This album brings back so many nostalgic memories for me it is unreal. Now I know people argue whether Thin Lizzy are metal or rock or borderline, but as they are here on the metal archives, I thought I should review their shit. I was listening to Thin Lizzy before I was seriously into metal, I mean Venom would have probably made me shit my pants at this point if I'm being honest, just to give you an idea of how uninitiated I was. At the time I was listening to stuff which definitely would not give me much cred on the MA, such as Cheap Trick, Aerosmith, Van Halen, Boston, KISS, Led Zeppelin, Queen and a bit of Hanoi Rocks I think. I was a year off of thirteen, and I was still hung up on my 70's rock heroes which I was too young to actually experience first hand at the time, so I was kind of delving back into the prior decade digging up gems which I required from the "classic" era. My points of view on the subject of what actually is and isn't classic from 70's hard rock, have changed dramatically over the years. But I can say with ease Thin Lizzy's "Johnny the fox" is as classic as any album in my collection, I wouldn't consider it a metal classic, but enough about the genre of this damned thing already! When this came out Thin Lizzy were already established with other rock defining classics such as "Fighting", "Vagabonds of the western world", "Jailbreak" and to a lesser extent "Nightlife". But after the release of "Jailbreak" (I think this was their most commercially successful, but they had a resurgance in popularity in the early 80's so I don't know.), they decided to strip things back a little. I can hardly call the predessecor watered down to cater the needs of the radio, as much rock from the era was just written this way, even the most obscured bands who were underground would still sound "soft" or "infectious" compared to much of today's undercurrent.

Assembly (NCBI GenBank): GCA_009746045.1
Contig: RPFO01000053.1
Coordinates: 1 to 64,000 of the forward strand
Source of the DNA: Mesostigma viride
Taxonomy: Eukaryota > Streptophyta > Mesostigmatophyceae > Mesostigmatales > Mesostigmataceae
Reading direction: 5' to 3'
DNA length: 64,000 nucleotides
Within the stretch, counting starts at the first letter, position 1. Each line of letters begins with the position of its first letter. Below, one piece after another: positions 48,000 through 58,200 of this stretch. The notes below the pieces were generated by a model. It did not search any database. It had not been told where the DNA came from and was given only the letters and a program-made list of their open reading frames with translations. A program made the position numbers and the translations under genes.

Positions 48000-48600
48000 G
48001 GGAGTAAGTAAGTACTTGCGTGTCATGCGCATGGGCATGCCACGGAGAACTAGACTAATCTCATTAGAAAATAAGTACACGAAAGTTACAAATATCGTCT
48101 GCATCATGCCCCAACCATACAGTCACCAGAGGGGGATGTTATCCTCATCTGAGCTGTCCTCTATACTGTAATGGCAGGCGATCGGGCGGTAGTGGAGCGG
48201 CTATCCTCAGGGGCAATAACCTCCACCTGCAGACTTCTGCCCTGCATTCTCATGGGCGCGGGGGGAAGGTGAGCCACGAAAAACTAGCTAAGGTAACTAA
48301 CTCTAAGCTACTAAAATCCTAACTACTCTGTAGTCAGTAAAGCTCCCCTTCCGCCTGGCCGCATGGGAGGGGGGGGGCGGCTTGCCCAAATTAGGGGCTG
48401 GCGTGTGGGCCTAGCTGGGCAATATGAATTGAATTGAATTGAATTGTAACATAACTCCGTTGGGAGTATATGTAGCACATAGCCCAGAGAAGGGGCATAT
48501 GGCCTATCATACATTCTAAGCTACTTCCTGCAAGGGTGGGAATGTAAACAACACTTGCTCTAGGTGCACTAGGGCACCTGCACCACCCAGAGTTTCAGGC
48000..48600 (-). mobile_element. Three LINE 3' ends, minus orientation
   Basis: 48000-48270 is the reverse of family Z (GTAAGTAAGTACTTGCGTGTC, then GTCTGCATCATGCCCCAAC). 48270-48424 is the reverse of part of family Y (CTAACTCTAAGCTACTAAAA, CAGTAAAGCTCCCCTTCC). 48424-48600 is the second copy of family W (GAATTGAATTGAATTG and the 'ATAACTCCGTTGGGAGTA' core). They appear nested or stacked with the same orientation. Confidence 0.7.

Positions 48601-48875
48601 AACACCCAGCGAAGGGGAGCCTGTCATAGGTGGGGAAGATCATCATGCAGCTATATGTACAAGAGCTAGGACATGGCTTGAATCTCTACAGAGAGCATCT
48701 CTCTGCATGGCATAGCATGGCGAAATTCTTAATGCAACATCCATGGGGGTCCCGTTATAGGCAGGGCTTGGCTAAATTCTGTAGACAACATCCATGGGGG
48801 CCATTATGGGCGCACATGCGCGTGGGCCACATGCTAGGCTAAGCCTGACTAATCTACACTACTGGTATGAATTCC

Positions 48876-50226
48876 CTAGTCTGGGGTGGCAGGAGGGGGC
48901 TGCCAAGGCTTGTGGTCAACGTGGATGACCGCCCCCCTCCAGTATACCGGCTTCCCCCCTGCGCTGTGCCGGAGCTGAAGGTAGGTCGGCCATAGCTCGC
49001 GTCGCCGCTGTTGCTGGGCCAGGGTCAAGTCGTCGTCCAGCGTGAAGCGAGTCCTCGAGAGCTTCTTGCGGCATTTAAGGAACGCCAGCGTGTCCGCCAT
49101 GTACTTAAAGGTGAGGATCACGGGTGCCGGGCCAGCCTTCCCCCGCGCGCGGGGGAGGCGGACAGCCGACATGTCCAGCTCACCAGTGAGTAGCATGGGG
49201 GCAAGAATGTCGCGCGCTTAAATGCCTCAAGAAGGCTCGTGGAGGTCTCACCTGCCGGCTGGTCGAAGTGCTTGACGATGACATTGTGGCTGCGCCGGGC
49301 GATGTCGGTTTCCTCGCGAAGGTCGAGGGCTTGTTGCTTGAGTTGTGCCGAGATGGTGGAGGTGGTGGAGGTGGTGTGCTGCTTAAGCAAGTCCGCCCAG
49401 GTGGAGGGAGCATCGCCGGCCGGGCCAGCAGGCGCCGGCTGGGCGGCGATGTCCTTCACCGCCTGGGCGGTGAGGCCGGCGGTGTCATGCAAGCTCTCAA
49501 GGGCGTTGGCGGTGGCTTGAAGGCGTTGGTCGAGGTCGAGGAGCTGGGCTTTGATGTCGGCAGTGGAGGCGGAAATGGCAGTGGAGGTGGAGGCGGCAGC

So what is it about this thing I just like so much? It is catchy but still retains that dangerous attitude rock was primarily about and still should be. Even though it is jolly in places, I can still picture Phil Lynott in some hotel room passed out next to an empty whisky bottle, or down town in some hot shot club in Hollywood downing shots of Jäger with acquaintances from bands like Rainbow or Led Zeppelin. It is a glimpse of a lifestyle most of us could never have, the life we try and live up to on a weekend, but find ourselves semi-crouched over a toilet puking involuntarily, regretting that last beverage which clearly had trouble going down smoothly. Not to say this album is excessive and bloated, nor is it a pressure cooker like Guns N' Roses "Appetite for destruction". Hey it might even just be my over active imagination, but this album is a stream lined product of attitude perfected. The first two tracks "Johnny" and "Rockey" have some great riffs from beginning to end, and are perfect album starters as they have hooked you, and even if it was all downhill from this point on, you would persevere and listen any way. Thankfully it only gets better. "Borderline" and "Old flame" are ballads which are quite impressive in execution. Phil emits an almost macho sadness on these two tracks, and it annoys me that there are some who would call this emo. Call this emo, I fucking dare you! "Don't believe a word" is one of Thin Lizzy's most recognisable songs, and a live favourite for many years and rightly so. I actually have heard an alternate version to this, I think it is the original version which is more slow in pace, and just as good! Check it out on youtube, because I don't know what your chances of finding a physical copy are. "Massacre" has an infectious plodding chorus and "Fool's gold" has quite a heartwarming effect, but at the same time doesn't verge on cheese. "Johnny the fox meets Jimmy the weed", has a kind of funky dance vibe about it, but Phil's charisma more than redeems this track, it makes it one of the best on offer here! I'm glad I don't take myself serious enough, to not admit enjoying this song.